Tuesday, February 13, 2024


How much is a typical bribe? Depends how rich the recipient is, and what sort of exacerbating circumstances exist. Somebody will only take a bribe if they think they can get away with it.

If the recipient of the bribe is required to do more than nothing (such as beyond "you didn't see us"), multiply the value by 5.

If they’re really risking something, multiply it by 5 again. (x25)

If they’d hang for this, multiply it by 5 again. (x125)

If the GM wants to randomly add some person-to-person variance to this, they can determine how high or low the person getting bribed is willing to go, secretly roll 2d6:

2: This person is desperate and/or very sympathetic. -50% bribe cost.
3-5: This person is willing to take a low ball bribe. Might be sympathetic or not confident: -10% bribe cost.
6-8: This person is typical of someone in their position: Normal bribe cost.
9-11: This person is particularly scared of the consequences, thinks high of themselves, etc.: +10% bribe cost.
12: This person either has principles, hates you, or you're bribing a group of people instead of one: +50% bribe cost. Generally, if you underestimate how much the person getting bribed thinks they're worth, they’ll probably get offended and either extort you, outright refuse, or plan to double cross you. Similarly, you can do a secret roll if they low ball the bribe. If the bribe is too low, roll 2d6:

2: This person will take the bribe and then double cross you to the authorities. And they won't even keep the bribe, either out of principle or spite or loyalty or something.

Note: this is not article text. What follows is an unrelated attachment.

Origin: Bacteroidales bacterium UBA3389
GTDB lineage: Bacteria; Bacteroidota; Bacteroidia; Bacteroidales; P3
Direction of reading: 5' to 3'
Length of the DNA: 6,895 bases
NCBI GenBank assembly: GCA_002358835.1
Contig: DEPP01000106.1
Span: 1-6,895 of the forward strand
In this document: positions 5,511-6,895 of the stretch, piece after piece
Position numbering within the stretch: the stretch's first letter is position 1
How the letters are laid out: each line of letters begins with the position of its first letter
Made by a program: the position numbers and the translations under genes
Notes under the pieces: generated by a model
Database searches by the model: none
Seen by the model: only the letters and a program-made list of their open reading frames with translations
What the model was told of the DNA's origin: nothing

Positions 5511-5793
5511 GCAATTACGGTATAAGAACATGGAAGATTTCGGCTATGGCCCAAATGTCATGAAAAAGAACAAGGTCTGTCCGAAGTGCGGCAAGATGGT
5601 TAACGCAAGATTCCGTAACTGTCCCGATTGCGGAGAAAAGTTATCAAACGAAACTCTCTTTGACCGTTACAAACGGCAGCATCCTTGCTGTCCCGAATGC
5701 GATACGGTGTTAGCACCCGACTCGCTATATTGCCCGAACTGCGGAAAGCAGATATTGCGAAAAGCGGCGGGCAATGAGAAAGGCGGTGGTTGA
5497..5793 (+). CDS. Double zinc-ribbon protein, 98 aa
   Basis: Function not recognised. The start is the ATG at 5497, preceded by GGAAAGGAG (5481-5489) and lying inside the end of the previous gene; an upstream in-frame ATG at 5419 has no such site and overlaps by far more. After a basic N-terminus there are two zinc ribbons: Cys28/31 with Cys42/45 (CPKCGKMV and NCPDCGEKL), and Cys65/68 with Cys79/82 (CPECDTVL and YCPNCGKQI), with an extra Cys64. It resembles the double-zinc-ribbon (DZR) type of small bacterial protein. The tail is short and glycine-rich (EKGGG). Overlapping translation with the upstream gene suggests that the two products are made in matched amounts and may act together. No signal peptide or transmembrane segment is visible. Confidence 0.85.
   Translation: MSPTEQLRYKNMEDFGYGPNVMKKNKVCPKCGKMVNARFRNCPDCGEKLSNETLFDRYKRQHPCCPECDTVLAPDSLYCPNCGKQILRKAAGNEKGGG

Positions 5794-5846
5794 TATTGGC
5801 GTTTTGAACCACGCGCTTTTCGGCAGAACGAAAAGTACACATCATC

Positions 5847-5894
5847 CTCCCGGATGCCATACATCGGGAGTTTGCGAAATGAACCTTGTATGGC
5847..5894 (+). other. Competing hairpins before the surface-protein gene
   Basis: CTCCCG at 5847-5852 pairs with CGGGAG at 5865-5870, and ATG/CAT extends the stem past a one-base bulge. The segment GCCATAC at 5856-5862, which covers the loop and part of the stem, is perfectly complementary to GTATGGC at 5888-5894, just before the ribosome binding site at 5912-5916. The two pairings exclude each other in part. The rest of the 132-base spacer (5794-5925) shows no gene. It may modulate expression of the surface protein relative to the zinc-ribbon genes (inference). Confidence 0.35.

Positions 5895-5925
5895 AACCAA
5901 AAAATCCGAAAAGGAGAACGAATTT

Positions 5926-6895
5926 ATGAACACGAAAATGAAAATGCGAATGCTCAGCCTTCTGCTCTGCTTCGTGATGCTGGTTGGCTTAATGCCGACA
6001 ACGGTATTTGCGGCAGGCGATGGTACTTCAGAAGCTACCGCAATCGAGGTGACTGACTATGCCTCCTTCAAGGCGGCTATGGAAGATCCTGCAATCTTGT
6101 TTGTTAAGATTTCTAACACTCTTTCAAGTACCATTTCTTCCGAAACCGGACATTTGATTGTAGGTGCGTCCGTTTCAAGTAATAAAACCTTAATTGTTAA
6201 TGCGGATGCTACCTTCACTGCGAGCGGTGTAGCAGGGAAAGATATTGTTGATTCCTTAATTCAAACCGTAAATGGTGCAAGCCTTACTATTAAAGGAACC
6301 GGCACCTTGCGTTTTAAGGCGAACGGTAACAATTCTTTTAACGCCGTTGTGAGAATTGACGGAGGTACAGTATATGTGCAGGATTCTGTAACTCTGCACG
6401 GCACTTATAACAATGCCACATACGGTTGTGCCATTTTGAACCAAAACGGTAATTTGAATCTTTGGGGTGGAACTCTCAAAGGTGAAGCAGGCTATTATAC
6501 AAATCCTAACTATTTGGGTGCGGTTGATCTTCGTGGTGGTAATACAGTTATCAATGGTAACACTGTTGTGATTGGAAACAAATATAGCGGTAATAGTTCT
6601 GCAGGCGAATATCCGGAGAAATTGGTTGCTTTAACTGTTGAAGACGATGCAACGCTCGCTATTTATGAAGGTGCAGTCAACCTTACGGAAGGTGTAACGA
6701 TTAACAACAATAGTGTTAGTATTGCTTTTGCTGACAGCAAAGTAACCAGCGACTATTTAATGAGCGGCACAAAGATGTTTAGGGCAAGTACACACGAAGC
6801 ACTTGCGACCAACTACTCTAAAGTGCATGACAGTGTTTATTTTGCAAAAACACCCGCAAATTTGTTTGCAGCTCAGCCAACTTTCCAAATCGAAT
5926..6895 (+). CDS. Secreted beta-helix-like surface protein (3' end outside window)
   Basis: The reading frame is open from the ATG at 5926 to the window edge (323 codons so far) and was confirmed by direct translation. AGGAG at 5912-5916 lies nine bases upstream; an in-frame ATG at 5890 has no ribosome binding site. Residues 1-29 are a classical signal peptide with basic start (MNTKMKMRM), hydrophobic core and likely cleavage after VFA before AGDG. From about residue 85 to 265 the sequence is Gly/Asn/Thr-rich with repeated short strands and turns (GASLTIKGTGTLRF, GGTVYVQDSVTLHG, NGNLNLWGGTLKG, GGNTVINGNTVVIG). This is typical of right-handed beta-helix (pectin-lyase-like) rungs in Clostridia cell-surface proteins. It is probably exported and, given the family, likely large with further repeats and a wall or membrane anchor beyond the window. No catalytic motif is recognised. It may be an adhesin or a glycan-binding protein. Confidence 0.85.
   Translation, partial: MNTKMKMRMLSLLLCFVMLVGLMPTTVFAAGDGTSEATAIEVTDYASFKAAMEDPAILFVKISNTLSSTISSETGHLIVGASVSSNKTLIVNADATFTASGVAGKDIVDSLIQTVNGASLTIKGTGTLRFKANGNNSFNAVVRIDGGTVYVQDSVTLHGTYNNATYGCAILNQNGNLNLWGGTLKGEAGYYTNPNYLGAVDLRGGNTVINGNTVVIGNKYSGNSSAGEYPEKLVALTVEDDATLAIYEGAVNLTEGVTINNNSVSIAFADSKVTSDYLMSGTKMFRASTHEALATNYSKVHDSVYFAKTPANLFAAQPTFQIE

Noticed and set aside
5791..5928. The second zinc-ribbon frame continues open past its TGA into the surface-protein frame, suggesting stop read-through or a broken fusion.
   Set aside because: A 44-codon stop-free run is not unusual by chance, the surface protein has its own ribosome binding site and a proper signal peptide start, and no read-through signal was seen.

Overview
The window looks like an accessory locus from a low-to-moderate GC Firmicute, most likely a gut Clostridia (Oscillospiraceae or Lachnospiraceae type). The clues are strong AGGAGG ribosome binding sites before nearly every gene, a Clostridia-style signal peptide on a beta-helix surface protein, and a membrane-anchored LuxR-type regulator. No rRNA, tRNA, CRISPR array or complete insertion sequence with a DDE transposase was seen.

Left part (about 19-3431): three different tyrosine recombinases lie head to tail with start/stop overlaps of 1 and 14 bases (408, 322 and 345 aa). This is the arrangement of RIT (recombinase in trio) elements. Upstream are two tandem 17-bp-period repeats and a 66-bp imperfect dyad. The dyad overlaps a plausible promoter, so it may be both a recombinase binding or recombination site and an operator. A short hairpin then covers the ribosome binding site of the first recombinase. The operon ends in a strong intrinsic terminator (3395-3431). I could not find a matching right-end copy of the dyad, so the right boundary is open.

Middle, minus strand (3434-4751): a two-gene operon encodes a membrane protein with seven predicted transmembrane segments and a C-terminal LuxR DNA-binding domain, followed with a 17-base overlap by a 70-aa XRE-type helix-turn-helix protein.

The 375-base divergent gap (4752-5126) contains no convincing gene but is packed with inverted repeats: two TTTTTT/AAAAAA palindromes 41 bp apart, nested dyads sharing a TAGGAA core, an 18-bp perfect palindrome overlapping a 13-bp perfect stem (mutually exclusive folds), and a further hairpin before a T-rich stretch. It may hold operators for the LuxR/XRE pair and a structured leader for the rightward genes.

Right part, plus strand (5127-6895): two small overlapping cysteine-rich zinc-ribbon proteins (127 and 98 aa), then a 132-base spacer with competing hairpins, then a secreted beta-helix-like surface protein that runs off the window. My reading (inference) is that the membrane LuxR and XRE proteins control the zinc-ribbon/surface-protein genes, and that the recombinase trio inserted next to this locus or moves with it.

3-4: This person will take the bribe and then double cross you. They'll keep the bribe, or a secret portion of it, and maybe give the rest to the authorities as proof. They just want to double down on the rewards.
5-6: This person will be annoyed and/or offended and ask you to stop bothering them.
7-10: This person will ask for a bigger bribe. If you low ball them again roll again.
11-12: This person will haggle with your bribe until they get something they think is reasonable.

(I use a silver standard in most of my campaigns, but I'll put this in terms of gp since that's typical of most other games.)

1gp will bribe a beggar.
10gp will bribe a peasant.
100gp will bribe a guard, acolyte, or tradesfolk of modest means.
1,000gp will bribe a merchant, priest, or tradesfolk of good means.
10,000gp will bribe a noble.
100,000gp will bribe a king. 
1,000,000gp will bribe a god.

For a beggar, a bribe will buy a few months worth of meals if you spread it out, or maybe some booze to go with it. You could buy some warm clothing, or a ticket out of this place.

For a peasant, a bribe could buy you a couple of farm animals to brace against starvation or get ahead. It could afford you a wedding dowry, and perhaps a set of nice clothes to go with it.

For a guard, a bribe means you can have some real fun: a couple of nights of prostitutes, higher end booze, drugs, and games. If you can get away with it, either by being clever or kicking back some of the bribe to your superiors, you could potentially invest in a nice home, or maybe enough goods to start a trade. Open an inn somewhere, or maybe own a windmill, or a big house in the country. Anything other than guarding.

For a merchant, a bribe can hire protection, either from legitimate guards or criminal gangs. Priests can afford luxuries. Tradesfolk can hire servants. All these folk can feel like nobles with a bribe.

For a noble, a bribe buys bribes. It's enough to fund fancy feasts and expensive outings to impress your peers and recruit knights to your house. This bribe could fund a small fleet of ships to better your wealth.

For a king, a bribe buys nobles. It's enough to hire an army of mercenaries, or outright purchase a county. It's enough to appease the people, for with this money one could lessen an extortive tax burden for a year.

For a god, a bribe buys glory and worshippers. A million gold is enough to erect a grand temple in their honor. Thousands of the finest cattle, libations, and goods can be purchased and sacrificed to your splendor. It buys oddities in abundance like golden statues laden with gemstones, albino oxen most fit for sacrifice, luxurious lifestyles for high priests and their cohorts.